The Real Outcomes of Federal Environmental Regulations: Lessons from the Performance Data

Experts at this forum discussed valuable lessons for the development of new regulations, especially related to market-based instruments, new technologies, coordination of federal and state activities, and more.


Oct. 21, 2015


1:00–5:00 p.m. ET


Richard D. Morgenstern, Margaret Taylor, Aaron Smith, Wayne Gray, Maureen L. Cropper, Randall Lutter, Erik Nelson, Arthur G. Fraas, Richard Schmalensee, Albert McGartland, David Hawkins, Cary Coglianese, and Susan Dudley

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Before federal environmental regulations are issued, they are subject to extensive analysis to estimate the costs, benefits, and other outcomes. However, remarkably little is known about the actual performance of such regulations after the final rules are announced. For instance:

  • Do they achieve substantial gains?
  • If so, how do the realized gains compare with the anticipated gains?
  • Are the realized costs in line with the expected costs?

Experts at this forum will present the results of RFF’s Regulatory Performance Initiative, a multi-year effort to analyze the actual impacts of a series of regulations issued by the US Environmental Protection Agency (EPA), Department of Energy, Department of the Interior (DOI), and Food and Drug Administration (FDA). The results contain valuable lessons for the development of future regulations, especially related to the following:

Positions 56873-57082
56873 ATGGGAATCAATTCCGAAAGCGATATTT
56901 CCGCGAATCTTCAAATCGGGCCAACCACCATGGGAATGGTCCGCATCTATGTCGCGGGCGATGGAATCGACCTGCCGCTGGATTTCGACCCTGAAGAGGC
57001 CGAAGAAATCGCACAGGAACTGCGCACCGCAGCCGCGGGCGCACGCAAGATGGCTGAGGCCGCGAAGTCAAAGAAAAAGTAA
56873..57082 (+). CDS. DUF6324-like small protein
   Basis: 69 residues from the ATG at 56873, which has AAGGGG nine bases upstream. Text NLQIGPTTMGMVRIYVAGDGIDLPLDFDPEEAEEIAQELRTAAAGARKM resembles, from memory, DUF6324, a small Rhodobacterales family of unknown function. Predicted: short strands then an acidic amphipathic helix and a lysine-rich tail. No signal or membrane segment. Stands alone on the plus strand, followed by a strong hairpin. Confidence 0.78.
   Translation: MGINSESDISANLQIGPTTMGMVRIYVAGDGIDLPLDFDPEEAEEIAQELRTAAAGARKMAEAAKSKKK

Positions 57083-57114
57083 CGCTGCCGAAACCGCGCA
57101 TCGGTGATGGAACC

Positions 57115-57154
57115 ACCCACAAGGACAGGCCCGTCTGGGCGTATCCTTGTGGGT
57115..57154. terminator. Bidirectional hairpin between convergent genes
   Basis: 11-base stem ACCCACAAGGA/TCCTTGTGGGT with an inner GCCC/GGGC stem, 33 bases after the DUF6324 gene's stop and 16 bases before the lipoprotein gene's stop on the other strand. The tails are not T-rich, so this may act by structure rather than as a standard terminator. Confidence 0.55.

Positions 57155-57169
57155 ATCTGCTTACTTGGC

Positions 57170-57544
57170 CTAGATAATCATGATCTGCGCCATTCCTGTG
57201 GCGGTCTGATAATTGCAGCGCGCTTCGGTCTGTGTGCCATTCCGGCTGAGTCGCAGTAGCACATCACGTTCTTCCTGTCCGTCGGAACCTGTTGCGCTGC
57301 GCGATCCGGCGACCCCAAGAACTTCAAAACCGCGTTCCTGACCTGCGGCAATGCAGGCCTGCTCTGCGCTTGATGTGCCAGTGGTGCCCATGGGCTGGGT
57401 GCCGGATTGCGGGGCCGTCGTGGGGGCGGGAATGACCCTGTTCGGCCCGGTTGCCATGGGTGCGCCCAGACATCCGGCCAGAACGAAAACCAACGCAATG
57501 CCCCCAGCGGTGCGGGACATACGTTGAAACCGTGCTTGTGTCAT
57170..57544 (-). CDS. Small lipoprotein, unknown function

• use of market-based instruments;
  • analysis of new, unproven technologies;
  • possible use of “stress tests” for certain types of regulations;
  • coordination of federal and state activities; and
  • approaches to carrying out future retrospective regulatory analyses.

Reception to follow.

Note: This event will not be webcast contrary to the notice at the top of the page.

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